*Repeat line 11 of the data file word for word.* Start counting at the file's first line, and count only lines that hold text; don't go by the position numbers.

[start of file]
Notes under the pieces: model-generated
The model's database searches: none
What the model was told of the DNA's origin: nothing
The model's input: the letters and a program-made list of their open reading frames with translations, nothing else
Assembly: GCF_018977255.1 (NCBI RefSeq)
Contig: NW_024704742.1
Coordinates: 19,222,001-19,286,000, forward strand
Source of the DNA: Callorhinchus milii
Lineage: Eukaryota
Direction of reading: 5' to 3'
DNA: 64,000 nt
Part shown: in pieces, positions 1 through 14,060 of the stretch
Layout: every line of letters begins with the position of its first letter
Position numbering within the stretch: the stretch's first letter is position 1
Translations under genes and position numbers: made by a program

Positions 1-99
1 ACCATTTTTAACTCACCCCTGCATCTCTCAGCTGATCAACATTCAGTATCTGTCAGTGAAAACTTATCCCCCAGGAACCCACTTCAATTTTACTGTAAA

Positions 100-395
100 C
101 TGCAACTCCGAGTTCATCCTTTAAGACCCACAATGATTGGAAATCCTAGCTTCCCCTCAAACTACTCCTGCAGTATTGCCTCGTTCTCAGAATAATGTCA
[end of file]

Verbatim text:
DNA: 64,000 nt